The CIA may be equipped with an arsenal of hacking tools that can give it access to your phone, computer and other devices, according to a report by CBS News.
(Disclosure: CNET is part of CBS Interactive, which is owned by CBS.)
But what's really going on?
Updated March 8 at 2:40p.m. PT with CIA statement.
What did WikiLeaks publish?
WikiLeaks, the organization notorious for leaking highly secure government data, published a cache of documents that reportedly exposes tactics the CIA uses to hack into our devices. WikiLeaks released more than 8,700 documents and files -- codenamed "Vault 7" -- on Tuesday, which it says are part of a CIA archive. We haven't yet independently verified the information.
According to WikiLeaks, the CIA lost control of an archive that details the ways in which it hacks devices. The archive landed in the hands of "former US government hackers and contractors in an unauthorized manner, one of whom has provided WikiLeaks with portions of the archive."
What do I need to know?
Here's the TL;DR: If the info WikiLeaks exposed is accurate, the CIA may be equipped with a variety of tools that let it hack into your phone, smart TV (kind of, more on that later), computer and router. That's basically all the things you own that are connected to the internet.
It turns out that the CIA's tools can be used to read encrypted messages sent on otherwise secure apps like WhatsApp, Signal and Telegram.
How did the CIA respond?
The CIA wouldn't confirm or deny whether the Wikileaks documents are real, but suggested that even if they were, it's kind of, you know, the CIA's job to spy on people -- at least ones outside the United States.
In the CIA's own words, via CBS News:
"We have no comment on the authenticity of purported intelligence documents released by Wikileaks or on the status of any investigation into the source of the documents. However, there are several critical points we would like to make:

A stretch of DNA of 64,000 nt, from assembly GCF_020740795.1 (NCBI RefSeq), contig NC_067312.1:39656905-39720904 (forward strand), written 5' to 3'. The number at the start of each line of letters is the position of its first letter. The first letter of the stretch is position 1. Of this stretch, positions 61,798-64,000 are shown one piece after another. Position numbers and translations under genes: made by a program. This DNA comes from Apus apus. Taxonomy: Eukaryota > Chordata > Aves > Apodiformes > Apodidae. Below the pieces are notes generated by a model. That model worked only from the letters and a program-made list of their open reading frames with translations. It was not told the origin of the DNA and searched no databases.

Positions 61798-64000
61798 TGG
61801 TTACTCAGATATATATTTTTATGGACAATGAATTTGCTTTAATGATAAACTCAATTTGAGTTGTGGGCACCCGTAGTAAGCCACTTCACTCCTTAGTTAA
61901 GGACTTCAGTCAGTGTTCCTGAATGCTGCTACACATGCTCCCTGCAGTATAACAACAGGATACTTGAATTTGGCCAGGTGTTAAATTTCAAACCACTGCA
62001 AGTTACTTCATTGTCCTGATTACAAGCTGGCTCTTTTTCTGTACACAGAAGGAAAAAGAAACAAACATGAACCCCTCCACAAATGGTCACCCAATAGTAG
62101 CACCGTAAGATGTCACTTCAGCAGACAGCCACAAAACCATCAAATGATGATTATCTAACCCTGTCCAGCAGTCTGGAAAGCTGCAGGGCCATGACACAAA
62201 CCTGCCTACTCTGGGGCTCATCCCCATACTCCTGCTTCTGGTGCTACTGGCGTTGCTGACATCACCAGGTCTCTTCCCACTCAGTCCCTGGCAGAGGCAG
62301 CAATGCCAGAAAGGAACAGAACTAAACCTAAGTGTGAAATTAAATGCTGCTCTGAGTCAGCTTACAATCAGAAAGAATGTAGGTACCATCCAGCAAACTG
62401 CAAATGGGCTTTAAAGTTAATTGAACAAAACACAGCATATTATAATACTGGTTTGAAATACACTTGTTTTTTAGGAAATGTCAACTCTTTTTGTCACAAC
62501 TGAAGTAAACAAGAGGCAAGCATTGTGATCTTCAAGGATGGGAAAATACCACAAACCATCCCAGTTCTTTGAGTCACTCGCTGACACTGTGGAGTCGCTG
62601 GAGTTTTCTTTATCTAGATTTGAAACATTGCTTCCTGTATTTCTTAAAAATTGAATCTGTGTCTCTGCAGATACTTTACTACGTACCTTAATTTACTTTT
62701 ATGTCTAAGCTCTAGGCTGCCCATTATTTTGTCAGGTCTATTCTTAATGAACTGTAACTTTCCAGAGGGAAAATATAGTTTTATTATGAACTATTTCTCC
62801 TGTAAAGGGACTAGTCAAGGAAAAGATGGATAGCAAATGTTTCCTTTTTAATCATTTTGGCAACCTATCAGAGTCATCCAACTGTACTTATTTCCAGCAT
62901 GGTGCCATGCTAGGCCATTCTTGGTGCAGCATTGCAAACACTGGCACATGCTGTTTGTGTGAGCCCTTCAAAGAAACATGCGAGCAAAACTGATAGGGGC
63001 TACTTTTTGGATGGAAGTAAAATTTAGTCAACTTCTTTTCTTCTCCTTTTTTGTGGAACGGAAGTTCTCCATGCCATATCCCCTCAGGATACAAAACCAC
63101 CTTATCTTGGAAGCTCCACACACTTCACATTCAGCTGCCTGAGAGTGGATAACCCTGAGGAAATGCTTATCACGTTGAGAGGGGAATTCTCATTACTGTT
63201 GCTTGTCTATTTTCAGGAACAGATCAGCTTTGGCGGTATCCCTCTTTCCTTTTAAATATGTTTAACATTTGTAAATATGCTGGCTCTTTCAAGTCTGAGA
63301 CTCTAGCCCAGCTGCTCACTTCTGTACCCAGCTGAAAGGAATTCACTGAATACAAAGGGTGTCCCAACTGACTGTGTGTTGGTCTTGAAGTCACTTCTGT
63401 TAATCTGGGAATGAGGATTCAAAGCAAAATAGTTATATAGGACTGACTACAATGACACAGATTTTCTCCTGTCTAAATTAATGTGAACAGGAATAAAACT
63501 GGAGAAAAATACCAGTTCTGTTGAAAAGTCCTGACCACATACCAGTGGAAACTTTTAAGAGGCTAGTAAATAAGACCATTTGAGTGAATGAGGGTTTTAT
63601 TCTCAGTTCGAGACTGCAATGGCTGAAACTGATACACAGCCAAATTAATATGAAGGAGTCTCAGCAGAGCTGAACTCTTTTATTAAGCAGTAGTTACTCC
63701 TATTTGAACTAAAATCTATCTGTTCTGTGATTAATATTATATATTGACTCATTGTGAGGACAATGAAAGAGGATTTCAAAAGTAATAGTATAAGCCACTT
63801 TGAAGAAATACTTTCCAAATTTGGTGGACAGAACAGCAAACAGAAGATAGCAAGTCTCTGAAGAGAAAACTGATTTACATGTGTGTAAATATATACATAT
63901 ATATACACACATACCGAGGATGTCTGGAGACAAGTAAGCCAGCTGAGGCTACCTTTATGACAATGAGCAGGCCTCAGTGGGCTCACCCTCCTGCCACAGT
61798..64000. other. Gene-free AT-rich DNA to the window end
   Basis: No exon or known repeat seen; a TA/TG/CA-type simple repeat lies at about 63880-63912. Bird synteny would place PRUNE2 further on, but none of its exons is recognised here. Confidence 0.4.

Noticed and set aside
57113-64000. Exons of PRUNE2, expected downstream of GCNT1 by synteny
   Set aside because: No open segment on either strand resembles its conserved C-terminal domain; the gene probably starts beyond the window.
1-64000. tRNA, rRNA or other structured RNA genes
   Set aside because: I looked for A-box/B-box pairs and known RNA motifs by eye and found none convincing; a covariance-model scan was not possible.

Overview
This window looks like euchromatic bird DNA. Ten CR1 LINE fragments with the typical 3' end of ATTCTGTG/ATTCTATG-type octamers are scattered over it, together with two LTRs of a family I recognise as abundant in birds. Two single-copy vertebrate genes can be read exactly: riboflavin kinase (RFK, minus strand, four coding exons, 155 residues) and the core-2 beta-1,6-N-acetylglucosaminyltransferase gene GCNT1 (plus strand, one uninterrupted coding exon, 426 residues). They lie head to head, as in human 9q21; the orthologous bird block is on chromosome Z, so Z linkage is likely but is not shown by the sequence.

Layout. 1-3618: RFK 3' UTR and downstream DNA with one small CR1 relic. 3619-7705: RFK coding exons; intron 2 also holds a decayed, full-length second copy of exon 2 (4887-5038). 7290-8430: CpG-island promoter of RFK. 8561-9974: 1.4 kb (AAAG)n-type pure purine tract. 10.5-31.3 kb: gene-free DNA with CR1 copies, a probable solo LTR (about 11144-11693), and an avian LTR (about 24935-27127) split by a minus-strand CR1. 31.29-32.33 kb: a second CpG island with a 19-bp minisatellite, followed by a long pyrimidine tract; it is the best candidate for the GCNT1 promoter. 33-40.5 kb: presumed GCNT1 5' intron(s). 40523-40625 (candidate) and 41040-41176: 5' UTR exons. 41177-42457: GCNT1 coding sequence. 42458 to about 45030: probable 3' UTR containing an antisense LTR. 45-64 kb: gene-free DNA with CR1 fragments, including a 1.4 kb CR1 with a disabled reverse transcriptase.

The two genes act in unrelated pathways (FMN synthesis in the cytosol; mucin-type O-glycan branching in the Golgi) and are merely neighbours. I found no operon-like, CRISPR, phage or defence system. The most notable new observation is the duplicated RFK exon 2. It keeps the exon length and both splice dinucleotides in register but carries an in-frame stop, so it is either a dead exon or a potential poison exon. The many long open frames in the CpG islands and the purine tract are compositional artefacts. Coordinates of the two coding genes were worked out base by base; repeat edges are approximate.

CIA's mission is to aggressively collect foreign intelligence overseas to protect America from terrorists, hostile nation states and other adversaries. It is CIA's job to be innovative, cutting-edge, and the first line of defense in protecting this country from enemies abroad. America deserves nothing less.
It is also important to note that CIA is legally prohibited from conducting electronic surveillance targeting individuals here at home, including our fellow Americans, and CIA does not do so. CIA's activities are subject to rigorous oversight to ensure that they comply fully with U.S. law and the Constitution.
The American public should be deeply troubled by any Wikileaks disclosure designed to damage the Intelligence Community's ability to protect America against terrorists and other adversaries. Such disclosures not only jeopardize US personnel and operations, but also equip our adversaries with tools and information to do us harm."
What kind of devices can the CIA hack?
If the report is true, the CIA can hack devices such as:
- Android phones
- Windows and Linux computers
- Mac computers
- Smart TVs (this one's iffy -- see "What is Weeping Angel?" for more)